Running Local: How the Venice Run Club Strengthens Community in LA

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, by Fabienne Lang

Photography by: Greyson Tarantino

"Are you single?"

That's a question that might catch you off guard when you join the Venice Run Club in Venice, California. But for founder Justin Shields, it's more than just small talk – it's a clever way to break the ice and build connections among members.

“There’s something about being vulnerable that forms real connections, and there's something about asking people about their relationship statuses that’s shocking, especially in front of a huge crowd,” Justin explains.

This Club tradition began innocently enough when a friend asked Justin to inquire about a newcomer's availability. Some outsiders jokingly call it the 'Tinder Run Club', but its purpose isn’t about matchmaking. While some members have found love through the Club – Justin himself met his wife there – it's merely a natural byproduct of like-minded individuals coming together to pursue shared passions.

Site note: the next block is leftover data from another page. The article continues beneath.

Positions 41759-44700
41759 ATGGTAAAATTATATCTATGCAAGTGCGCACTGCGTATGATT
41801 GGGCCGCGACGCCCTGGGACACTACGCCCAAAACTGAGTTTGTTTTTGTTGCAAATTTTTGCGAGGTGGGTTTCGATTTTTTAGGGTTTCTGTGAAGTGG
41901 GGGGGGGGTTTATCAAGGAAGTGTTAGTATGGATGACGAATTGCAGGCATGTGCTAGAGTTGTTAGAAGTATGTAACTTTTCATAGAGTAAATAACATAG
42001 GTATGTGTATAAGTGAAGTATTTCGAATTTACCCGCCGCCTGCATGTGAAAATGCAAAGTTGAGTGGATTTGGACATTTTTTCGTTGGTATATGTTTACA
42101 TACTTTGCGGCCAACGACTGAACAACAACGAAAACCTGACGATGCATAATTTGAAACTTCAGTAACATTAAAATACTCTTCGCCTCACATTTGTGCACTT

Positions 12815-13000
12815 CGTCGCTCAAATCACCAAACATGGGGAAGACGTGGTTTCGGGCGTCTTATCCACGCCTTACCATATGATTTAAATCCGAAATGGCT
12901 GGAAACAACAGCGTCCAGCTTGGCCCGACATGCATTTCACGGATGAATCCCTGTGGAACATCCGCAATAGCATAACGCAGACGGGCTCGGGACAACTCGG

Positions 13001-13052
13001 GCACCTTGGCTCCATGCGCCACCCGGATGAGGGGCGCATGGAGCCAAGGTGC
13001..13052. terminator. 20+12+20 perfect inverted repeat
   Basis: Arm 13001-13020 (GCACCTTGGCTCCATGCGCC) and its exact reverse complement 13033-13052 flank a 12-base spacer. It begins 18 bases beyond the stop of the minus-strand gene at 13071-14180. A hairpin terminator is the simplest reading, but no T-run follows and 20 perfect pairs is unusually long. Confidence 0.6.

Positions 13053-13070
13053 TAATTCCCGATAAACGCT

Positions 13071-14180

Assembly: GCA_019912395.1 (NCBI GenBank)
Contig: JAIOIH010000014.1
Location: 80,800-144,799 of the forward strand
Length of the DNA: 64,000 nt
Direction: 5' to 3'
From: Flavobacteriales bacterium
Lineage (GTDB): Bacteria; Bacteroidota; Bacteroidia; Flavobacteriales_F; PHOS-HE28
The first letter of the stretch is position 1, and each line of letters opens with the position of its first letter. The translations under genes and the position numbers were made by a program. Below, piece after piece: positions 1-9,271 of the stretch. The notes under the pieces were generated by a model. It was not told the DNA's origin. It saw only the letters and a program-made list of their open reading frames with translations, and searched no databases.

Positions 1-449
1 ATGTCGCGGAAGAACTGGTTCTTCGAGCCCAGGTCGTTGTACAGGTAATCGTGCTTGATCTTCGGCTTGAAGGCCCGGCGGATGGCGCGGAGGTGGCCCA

Its main point is to bring a local community together to create positive change.

Justin and his wife. Photography by: Grace Wilson

Social Impact through Running

Led by California-born and raised Justin, the Venice Run Club isn't just about pounding the pavement – it's about fostering connections, celebrating inclusivity, and strengthening the very fabric of Venice.

The group was founded in 2020 by Justin and his friend Tyler Standley, following the murders of Ahmaud Arbery, Breonna Taylor, and George Floyd.

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Feeling stuck yet compelled to take action in the midst of a global pandemic and increased civil unrest around racial injustice, Justin and Taylor wanted to “do something that’s bigger than us,” Justin explains. They embarked on a 48-mile challenge called the 4x4x48 Goggins Challenge. Created by ultramarathon runner David Goggins, the challenge sees people run four miles, every four hours, for 48 hours, culminating in a total of 48 miles.